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Federal appeals court allows implementation of Texas voter ID law

[JURIST] The US Court of Appeals for the Fifth Circuit [official website] on Tuesday stayed an injunction [opinion, PDF] that had blocked the Texas voter ID law [SB 5, PDF], allowing its implementation.

The injunction was put in place [JURIST report] by Judge Nelva Gonzales Ramos of the US District Court for the Southern District of Texas [official website] in late August after she found the revised law discriminatory against minority voters. Ramos had previously found that a 2011 law [SB 14 materials], which required voters to present a form of government-issued ID, discriminated [JURIST report] against blacks and Hispanics.

According to the appeals court:

The State has made a strong showing that it is likely to succeed on the merits. SB 5 allows voters without qualifying photo ID to cast regular ballots by executing a declaration that they face a reasonable impediment to obtaining qualifying photo ID. This declaration is made under the penalty of perjury. ... The State has made a strong showing that this reasonable-impediment procedure remedies plaintiffs' alleged harm and thus forecloses plaintiffs' injunctive relief. When this court remanded the case to the district court, the scope of the mandate only included the discretion to consider "any interim legislative action with respect to SB 14" in fashioning an "interim remedy for SB 14's discriminatory effect. By enjoining SB 5 from taking effect on January 1, 2018, the district court went beyond the scope of the mandate on remand.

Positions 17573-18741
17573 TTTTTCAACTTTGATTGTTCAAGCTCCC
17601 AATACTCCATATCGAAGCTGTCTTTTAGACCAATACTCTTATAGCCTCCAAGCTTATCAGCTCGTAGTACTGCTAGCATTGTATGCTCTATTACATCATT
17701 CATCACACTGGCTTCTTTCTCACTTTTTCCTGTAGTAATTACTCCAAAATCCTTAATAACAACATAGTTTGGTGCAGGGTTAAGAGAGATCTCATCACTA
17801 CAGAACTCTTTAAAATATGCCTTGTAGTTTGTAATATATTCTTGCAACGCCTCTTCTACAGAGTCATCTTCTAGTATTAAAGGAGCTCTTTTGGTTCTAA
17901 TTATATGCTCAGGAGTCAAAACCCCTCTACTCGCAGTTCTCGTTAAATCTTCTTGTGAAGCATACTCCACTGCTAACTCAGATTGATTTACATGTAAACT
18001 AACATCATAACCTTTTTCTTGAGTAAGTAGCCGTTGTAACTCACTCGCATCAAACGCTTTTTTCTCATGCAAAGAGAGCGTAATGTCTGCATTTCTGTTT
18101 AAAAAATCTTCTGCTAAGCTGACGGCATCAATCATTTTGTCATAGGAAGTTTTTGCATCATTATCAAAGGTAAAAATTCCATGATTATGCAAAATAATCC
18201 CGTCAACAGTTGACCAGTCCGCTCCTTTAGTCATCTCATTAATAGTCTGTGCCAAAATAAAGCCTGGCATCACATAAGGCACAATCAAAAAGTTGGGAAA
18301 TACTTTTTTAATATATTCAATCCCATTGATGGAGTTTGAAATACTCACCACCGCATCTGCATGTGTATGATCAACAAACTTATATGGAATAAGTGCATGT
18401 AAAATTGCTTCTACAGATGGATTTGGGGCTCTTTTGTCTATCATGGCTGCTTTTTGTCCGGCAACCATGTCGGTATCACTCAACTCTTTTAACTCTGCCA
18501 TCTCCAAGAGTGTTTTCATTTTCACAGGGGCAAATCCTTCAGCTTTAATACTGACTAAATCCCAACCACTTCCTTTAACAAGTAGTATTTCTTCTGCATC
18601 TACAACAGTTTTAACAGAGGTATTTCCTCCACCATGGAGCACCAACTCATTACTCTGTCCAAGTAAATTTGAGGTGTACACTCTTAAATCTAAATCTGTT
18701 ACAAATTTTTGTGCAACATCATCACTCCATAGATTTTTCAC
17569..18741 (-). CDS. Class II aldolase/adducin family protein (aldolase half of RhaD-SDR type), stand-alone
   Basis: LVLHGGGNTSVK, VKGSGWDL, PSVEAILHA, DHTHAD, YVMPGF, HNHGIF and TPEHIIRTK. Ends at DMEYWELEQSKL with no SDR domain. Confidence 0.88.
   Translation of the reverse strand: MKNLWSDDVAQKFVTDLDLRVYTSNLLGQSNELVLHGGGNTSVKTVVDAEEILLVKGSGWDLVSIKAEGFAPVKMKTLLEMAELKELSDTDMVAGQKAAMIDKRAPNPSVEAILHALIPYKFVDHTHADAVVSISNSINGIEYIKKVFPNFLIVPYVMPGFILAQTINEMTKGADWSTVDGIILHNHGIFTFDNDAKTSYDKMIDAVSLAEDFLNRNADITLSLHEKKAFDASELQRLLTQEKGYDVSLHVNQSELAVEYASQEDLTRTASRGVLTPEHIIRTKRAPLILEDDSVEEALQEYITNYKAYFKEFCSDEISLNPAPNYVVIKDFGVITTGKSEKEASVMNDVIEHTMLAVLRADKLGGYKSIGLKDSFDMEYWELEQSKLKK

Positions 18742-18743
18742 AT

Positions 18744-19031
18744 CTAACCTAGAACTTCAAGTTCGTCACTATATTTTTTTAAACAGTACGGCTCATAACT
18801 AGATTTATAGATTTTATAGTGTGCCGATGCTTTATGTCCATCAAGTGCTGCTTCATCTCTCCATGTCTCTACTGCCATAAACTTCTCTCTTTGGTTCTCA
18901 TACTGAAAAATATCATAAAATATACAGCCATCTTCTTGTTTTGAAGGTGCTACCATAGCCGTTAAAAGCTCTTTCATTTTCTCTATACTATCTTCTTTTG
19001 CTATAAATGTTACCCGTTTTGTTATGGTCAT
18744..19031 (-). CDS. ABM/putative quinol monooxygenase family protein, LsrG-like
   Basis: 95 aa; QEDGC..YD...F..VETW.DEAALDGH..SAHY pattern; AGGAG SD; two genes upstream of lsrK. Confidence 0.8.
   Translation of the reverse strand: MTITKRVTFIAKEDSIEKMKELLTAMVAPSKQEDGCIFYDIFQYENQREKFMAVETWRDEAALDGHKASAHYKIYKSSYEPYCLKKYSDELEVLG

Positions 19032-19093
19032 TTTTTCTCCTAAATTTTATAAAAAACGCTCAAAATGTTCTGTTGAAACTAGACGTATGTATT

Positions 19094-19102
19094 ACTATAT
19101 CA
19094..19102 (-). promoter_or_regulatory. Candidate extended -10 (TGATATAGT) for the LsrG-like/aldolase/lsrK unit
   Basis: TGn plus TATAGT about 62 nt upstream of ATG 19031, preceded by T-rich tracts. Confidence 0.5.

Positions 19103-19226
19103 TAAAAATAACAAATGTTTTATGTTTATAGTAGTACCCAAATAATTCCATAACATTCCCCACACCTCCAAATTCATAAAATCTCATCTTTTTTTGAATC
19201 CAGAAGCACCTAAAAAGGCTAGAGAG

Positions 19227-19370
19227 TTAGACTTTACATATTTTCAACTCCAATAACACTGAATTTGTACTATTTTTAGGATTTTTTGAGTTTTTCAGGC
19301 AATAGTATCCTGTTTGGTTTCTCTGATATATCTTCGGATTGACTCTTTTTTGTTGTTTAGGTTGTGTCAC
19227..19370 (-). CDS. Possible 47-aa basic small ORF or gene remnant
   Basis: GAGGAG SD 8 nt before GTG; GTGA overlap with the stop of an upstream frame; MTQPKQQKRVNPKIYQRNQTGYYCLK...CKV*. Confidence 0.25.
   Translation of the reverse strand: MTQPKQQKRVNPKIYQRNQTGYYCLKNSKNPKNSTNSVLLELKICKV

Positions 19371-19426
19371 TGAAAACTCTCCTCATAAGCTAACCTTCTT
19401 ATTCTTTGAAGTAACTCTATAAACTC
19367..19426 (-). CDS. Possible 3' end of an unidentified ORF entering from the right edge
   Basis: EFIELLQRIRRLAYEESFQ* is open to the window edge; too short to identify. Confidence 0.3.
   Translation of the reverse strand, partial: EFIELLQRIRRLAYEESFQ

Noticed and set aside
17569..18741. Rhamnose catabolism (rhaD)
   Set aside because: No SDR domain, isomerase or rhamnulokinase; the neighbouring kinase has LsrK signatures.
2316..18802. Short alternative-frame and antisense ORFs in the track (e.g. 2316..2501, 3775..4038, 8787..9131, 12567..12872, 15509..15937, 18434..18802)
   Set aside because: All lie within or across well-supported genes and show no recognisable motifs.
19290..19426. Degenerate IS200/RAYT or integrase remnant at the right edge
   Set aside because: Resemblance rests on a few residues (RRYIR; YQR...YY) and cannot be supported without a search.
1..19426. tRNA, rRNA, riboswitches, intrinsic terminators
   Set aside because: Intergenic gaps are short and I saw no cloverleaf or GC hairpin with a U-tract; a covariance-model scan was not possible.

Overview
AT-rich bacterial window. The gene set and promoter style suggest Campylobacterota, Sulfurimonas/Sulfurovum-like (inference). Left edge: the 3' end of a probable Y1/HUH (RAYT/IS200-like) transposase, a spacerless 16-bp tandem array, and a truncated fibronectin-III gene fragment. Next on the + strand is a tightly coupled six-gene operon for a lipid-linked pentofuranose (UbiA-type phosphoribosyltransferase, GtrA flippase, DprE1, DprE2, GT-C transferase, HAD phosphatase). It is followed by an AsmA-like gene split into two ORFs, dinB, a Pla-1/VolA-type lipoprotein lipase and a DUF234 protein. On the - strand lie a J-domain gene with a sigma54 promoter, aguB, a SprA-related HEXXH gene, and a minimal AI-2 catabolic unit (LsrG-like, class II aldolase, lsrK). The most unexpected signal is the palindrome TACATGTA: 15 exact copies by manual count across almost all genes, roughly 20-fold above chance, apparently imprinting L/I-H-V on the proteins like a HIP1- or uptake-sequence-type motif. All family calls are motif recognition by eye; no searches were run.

The court also opined that the stay of the injunction will allow time for the case to proceed to the court on the merits. "A temporary stay here, while the court can consider argument on the merits, will minimize confusion among both voters and trained election officials."

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